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Introduction to Sockets Programming in C using TCP/IP

Professor: Panagiota Fatourou TA: Eleftherios Kosmas CSD - May 2012

Introduction
Computer Network
hosts, routers, communication channels
Host

Hosts run applications Routers forward information Packets: sequence of bytes contain control information e.g. destination host

Router

Communication channel

Protocol is an agreement
meaning of packets structure and size of packets e.g. Hypertext Transfer Protocol (HTTP) CS556 - Distributed Systems Tutorial by Eleftherios Kosmas 2

Protocol Families - TCP/IP
Several protocols for different problems Protocol Suites or Protocol Families: TCP/IP TCP/IP provides end-to-end connectivity specifying how data should be formatted, addressed, transmitted, routed, and received at the destination

can be used in the internet and in stand-alone private networks it is organized into layers CS556 - Distributed Systems Tutorial by Eleftherios Kosmas 3

TCP/IP
*

FTP, SMTP, … Transport Layer TCP or UDP Network Layer IP Communication Channels

* image is taken from “http://en.wikipedia.org/wiki/TCP/IP_model”

CS556 - Distributed Systems

Tutorial by Eleftherios Kosmas

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Internet Protocol (IP)
provides a datagram service
packets are handled and delivered independently

best-effort protocol
may loose, reorder or duplicate packets

each packet must contain an IP address of its destination

CS556 - Distributed Systems

Tutorial by Eleftherios Kosmas

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Addresses - IPv4
The 32 bits of an IPv4 address are broken into 4 octets, or 8 bit fields (0-255 value in decimal notation). For networks of different size, the first one (for large networks) to three (for small networks) octets can be used to identify the network, while the rest of the octets can be used to identify the node on the network. Range of addresses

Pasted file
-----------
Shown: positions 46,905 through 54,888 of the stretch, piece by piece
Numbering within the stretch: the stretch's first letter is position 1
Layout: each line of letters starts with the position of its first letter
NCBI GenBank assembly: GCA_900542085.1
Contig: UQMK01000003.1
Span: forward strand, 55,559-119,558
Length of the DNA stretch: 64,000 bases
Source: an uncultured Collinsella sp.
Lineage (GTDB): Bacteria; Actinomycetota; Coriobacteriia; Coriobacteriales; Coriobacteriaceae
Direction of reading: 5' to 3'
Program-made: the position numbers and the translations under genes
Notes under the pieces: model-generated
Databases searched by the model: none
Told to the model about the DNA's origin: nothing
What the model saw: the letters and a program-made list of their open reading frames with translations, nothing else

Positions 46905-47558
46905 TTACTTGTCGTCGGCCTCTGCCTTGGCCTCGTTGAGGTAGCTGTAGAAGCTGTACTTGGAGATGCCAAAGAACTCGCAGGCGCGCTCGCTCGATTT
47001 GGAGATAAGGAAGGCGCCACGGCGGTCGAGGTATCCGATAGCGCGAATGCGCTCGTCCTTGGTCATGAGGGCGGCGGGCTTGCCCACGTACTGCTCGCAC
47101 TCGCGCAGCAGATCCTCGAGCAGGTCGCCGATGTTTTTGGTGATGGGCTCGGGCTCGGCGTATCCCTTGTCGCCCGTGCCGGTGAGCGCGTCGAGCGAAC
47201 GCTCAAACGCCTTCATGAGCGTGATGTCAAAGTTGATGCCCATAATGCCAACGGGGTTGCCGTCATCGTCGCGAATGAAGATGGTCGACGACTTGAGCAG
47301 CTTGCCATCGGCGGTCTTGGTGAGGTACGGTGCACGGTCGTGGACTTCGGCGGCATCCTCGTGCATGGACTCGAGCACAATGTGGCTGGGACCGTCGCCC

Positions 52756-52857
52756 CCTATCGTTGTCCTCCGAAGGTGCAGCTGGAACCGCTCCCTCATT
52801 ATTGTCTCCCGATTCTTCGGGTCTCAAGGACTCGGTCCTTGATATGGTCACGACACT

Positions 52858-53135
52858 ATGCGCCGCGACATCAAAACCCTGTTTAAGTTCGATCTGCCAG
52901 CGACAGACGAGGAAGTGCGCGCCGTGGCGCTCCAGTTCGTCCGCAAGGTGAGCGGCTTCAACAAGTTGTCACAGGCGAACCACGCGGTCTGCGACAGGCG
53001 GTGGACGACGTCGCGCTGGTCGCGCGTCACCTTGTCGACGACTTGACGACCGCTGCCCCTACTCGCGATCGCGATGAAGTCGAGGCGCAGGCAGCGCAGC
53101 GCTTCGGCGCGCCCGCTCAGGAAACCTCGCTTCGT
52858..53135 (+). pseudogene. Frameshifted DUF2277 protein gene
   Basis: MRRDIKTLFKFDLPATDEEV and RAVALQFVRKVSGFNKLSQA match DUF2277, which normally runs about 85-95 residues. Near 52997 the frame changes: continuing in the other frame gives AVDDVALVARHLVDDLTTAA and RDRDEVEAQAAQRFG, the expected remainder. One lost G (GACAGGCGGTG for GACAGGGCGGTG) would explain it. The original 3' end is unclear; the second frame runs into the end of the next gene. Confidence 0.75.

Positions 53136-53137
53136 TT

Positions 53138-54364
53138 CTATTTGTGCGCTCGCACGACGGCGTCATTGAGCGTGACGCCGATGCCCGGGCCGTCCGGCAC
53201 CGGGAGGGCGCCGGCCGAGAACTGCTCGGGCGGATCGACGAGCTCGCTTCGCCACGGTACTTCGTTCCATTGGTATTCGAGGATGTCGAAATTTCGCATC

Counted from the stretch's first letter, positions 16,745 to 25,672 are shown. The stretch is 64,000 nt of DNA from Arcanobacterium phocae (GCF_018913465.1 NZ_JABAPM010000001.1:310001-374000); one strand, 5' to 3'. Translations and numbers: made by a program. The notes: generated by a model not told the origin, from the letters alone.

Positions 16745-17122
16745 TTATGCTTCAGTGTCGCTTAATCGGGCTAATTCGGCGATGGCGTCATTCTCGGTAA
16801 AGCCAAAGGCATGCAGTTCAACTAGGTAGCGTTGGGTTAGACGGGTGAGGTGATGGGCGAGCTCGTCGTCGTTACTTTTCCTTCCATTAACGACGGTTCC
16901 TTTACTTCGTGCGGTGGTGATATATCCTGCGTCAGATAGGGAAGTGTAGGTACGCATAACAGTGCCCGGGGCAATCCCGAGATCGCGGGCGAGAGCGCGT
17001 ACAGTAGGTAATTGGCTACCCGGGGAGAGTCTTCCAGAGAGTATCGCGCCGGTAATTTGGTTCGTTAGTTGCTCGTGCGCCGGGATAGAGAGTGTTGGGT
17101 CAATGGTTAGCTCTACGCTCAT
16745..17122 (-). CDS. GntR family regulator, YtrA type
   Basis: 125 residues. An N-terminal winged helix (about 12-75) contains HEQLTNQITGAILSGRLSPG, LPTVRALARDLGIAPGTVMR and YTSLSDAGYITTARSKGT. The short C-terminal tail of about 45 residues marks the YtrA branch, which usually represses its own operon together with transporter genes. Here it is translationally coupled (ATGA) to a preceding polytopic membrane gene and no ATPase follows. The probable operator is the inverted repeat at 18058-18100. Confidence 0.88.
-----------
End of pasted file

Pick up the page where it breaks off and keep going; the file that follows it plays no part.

7 Class A: 0 Network ID 14 Class B: 1 0 Network ID 21 Class C: 1 1 0 Network ID 28 Class D (multicast): 1 1 1 0 Multicast address 27 Class E (reserved): 1 1 1 1 0 unused 24 Host ID 16 Host ID 8 Host ID

1.0.0.0 to 127.255.255.255 128.0.0.0 to 191.255.255.255 192.0.0.0 to 223.255.255.255 224.0.0.0 to 239.255.255.255 240.0.0.0 to 255.255.255.255

CS556 - Distributed Systems

Tutorial by Eleftherios Kosmas

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Local Area Network Addresses - IPv4

CS556 - Distributed Systems

Tutorial by Eleftherios Kosmas

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TCP vs UDP
Both use port numbers
application-specific construct serving as a communication endpoint 16-bit unsigned integer, thus ranging from 0 to 65535 to provide end-to-end transport

UDP: User Datagram Protocol
no acknowledgements no retransmissions out of order, duplicates possible connectionless, i.e., app indicates destination for each packet

TCP: Transmission Control Protocol
reliable byte-stream channel (in order, all arrive, no duplicates) similar to file I/O

flow control connection-oriented bidirectional
CS556 - Distributed Systems Tutorial by Eleftherios Kosmas 8

TCP vs UDP
TCP is used for services with a large data capacity, and a persistent connection UDP is more commonly used for quick lookups, and single use query-reply actions. Some common examples of TCP and UDP with their default ports: DNS lookup FTP HTTP POP3 Telnet UDP TCP TCP TCP TCP 53 21 80 110 23

CS556 - Distributed Systems

Tutorial by Eleftherios Kosmas

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Berkley Sockets
Universally known as Sockets It is an abstraction through which an application may send and receive data Provide generic access to interprocess communication services e.g. IPX/SPX, Appletalk, TCP/IP Standard API for networking Application Socket TCP IP Host

CS556 - Distributed Systems Channel

Application Socket TCP IP Router
Tutorial by Eleftherios Kosmas Channel

IP Host
10

Sockets
Uniquely identified by
an internet address an end-to-end protocol (e.g. TCP or UDP) a port number

Two types of (TCP/IP) sockets Stream sockets (e.g. uses TCP) provide reliable byte-stream...
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